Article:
The withdrawal of lend-lease in 1945 was timed and handled in such a way as to destroy, at a stroke, the ability of Britain's war-torn economy to feed her people. The decision that Britain must pay on the nail for everything supplied by the US was taken so quickly and unexpectedly that two ships about to leave New York had to turn around and go home. Clement Attlee, by then the prime minister, drily reminded parliament that the US had expanded its exports while Britain was being bombed. If the roles had been reversed, "we should, of course, be in an immeasurably stronger position than we are today". Ernest Bevin, the foreign secretary, wrote furiously: "When the PM made his statement in the House on lend-lease, we were met with headlines in the US calling us 'cry-babies'."
Attlee had to borrow money, and only the US was in a position to lend it. He sent Keynes to Washington, expecting to get a loan on friendly terms. He was to be cruelly disillusioned; Keynes found Washington interested only in using Britain's plight to increase America's already huge economic and geopolitical power. The US secretary of state, James F Byrnes, presented Bevin with a list of places around the world where the US would like to have bases, implying that the loan depended on Britain's agreement.
After months of negotiation, Keynes returned, not with the $5bn Britain needed, but with $3.5bn on harsh interest terms. Crucially, he had to agree that, within a year of the loan being granted, Britain must make sterling convertible to dollars on demand. This was certain to lead to a run on the pound and a further economic crisis, which it duly did two years later. The terms made Britain a permanent economic vassal to the US, and set the tone for the relationship between the two countries that still exists. Even so, congressional approval was nearly denied, with the Republicans arguing that America should not lend money to a country that had had the effrontery to elect a socialist government.
Meanwhile the US produced another nasty surprise. During the war, Britain had shared her advanced nuclear research on the understanding that US scientists would in return share further developments. Attlee's intention was that the secrets should be handed over to the UN. To his horror, the US dropped atom bombs on Hiroshima and Nagasaki without consulting Britain, and then refused to hand over any research, to either the UN or Britain. Bevin won the government round to the huge and unsupportable expenditure required to develop an independent nuclear bomb with a revealing argument: "I don't want any other foreign secretary of this country to be talked at by a secretary of state in the US as I have just had in my discussions with Mr Byrnes." Byrnes no doubt echoed Stalin, who once asked: "The Pope? How many divisions has he got?"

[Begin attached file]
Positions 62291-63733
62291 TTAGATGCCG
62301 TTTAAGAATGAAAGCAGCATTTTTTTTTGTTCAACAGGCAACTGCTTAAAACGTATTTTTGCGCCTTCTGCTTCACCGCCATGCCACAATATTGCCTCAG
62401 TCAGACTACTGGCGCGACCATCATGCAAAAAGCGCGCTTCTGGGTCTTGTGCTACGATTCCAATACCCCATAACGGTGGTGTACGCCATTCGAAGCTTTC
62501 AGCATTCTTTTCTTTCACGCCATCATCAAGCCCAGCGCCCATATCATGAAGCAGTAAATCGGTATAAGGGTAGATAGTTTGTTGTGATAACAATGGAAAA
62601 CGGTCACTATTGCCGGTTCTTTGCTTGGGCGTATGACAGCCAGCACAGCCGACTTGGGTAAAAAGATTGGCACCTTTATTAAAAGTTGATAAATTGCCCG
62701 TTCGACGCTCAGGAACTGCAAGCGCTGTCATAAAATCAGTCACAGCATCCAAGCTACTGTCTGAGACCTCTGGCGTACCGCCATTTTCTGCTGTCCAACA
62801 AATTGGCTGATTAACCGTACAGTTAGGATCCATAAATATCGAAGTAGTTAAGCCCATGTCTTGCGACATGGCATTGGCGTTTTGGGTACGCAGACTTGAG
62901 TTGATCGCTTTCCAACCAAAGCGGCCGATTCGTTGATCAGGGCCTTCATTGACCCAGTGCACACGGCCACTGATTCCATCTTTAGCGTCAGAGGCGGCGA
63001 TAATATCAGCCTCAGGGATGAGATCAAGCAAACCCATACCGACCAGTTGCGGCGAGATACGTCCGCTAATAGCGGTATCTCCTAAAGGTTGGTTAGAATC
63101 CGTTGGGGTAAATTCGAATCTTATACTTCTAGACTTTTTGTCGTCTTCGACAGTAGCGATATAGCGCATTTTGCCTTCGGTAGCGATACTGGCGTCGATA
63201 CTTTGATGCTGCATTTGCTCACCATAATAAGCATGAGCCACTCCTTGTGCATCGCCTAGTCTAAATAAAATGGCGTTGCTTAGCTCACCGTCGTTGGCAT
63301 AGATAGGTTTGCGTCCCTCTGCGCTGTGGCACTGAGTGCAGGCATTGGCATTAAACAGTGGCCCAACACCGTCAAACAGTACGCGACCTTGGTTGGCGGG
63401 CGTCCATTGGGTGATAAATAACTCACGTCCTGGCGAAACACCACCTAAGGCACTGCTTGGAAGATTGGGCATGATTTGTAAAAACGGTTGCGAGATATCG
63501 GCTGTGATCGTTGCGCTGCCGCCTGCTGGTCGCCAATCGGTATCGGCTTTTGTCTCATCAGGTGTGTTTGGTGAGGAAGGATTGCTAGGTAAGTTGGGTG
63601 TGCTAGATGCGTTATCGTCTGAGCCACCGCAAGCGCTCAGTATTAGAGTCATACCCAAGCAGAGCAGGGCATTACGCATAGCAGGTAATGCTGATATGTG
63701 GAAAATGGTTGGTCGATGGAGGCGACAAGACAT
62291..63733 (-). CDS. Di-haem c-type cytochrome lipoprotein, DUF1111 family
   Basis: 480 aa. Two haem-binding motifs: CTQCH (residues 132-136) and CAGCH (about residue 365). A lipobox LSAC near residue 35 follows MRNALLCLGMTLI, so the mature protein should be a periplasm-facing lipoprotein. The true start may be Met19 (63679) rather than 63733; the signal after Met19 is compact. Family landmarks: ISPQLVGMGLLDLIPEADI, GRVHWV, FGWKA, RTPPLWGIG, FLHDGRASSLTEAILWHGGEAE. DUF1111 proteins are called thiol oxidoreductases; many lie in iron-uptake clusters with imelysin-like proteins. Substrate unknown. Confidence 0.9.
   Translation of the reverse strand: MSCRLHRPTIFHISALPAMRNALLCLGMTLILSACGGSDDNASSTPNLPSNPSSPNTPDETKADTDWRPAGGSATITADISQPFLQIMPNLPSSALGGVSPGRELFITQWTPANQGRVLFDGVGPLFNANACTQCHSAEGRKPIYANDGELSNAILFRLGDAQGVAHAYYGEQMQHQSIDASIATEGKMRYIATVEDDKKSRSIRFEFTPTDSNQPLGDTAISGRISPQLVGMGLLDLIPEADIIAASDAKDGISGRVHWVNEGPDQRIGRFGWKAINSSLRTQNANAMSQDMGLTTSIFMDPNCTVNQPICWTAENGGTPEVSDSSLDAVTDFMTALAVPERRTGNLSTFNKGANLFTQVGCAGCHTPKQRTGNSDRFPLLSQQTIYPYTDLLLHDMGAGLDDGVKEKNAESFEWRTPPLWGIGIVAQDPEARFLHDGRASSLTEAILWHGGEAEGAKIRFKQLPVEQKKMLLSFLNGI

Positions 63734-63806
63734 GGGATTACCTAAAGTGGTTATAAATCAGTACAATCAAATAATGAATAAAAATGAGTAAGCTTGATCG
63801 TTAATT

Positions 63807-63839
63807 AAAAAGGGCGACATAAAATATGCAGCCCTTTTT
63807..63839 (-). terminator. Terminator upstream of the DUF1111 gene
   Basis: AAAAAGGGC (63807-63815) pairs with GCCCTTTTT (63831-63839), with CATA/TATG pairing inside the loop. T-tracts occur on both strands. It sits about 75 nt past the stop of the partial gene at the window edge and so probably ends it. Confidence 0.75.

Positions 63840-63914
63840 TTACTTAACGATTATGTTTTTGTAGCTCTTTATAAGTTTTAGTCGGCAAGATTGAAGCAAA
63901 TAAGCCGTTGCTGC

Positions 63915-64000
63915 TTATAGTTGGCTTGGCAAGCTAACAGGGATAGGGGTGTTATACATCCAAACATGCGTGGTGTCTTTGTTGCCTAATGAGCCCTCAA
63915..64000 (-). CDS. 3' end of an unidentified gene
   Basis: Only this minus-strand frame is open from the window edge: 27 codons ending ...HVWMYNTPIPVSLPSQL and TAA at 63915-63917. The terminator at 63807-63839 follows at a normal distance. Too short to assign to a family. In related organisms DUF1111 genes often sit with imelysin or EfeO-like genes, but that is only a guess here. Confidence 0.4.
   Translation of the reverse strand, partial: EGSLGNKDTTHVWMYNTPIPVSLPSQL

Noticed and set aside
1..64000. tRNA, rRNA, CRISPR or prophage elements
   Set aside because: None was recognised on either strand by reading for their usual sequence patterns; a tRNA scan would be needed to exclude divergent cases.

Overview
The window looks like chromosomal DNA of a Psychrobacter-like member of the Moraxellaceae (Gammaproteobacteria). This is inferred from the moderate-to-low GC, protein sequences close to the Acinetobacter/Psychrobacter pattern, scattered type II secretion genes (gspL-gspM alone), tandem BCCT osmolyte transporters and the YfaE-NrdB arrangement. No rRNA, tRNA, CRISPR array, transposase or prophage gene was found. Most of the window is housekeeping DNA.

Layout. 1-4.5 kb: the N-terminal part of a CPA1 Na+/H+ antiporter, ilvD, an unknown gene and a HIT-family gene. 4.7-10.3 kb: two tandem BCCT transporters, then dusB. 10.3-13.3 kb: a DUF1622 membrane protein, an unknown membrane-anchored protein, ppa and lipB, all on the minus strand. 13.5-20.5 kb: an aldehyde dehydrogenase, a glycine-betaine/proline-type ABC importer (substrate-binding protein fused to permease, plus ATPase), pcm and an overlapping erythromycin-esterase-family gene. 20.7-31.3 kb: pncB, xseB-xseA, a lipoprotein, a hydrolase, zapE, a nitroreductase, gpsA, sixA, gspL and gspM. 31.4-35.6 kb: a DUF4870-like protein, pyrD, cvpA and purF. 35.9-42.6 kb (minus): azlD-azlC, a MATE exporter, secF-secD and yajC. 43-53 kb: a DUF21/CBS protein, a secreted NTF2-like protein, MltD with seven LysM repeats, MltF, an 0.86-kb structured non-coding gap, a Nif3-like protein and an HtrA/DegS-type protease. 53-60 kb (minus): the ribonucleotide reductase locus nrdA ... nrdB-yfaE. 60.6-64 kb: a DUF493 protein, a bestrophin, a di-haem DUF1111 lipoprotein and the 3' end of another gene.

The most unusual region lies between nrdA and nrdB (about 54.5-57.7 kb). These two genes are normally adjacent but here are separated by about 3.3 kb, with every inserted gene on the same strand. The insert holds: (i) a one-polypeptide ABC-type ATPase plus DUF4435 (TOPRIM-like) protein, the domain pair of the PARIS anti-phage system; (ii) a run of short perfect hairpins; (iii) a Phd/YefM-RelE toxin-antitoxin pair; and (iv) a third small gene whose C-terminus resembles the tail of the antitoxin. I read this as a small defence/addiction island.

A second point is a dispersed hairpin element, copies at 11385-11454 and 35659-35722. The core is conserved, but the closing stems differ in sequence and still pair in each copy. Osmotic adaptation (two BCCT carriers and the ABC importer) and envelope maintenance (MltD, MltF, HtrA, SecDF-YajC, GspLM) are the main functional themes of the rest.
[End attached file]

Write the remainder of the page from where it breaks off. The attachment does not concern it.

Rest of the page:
Britain contributed troops to America's war in Korea, but the Americans made it plain that this did not buy Britain a veto over the use of the atomic bomb there, nor over the launch of a full-scale war in China to overthrow the communists. It did buy Attlee an interview with President Harry Truman to advise against these things. But the price even of that escalated: Britain was forced into a far bigger rearmament programme than she could afford.
If the loan defined our economic relationship, the abortive Franco-British invasion of Suez in 1956 defined the political consequences. Anthony Eden, by then prime minister, had not grasped the reality the loan had created, which was that Britain could not go to war with anyone without explicit permission from the US. President Eisenhower refused permission because he derided what he called an "almost childlike faith" in Anglo-American co-operation to solve the world's problems.
Yet a decade later, the US government demanded British soldiers in Vietnam. Fortunately, Harold Wilson, the Labour prime minister, had (unlike the present one) both a sense of history and a desire to hold his party together. He somehow managed to convince President Lyndon B Johnson that declining to condemn the bombings, the napalm, and the burning of villages was the best he could deliver.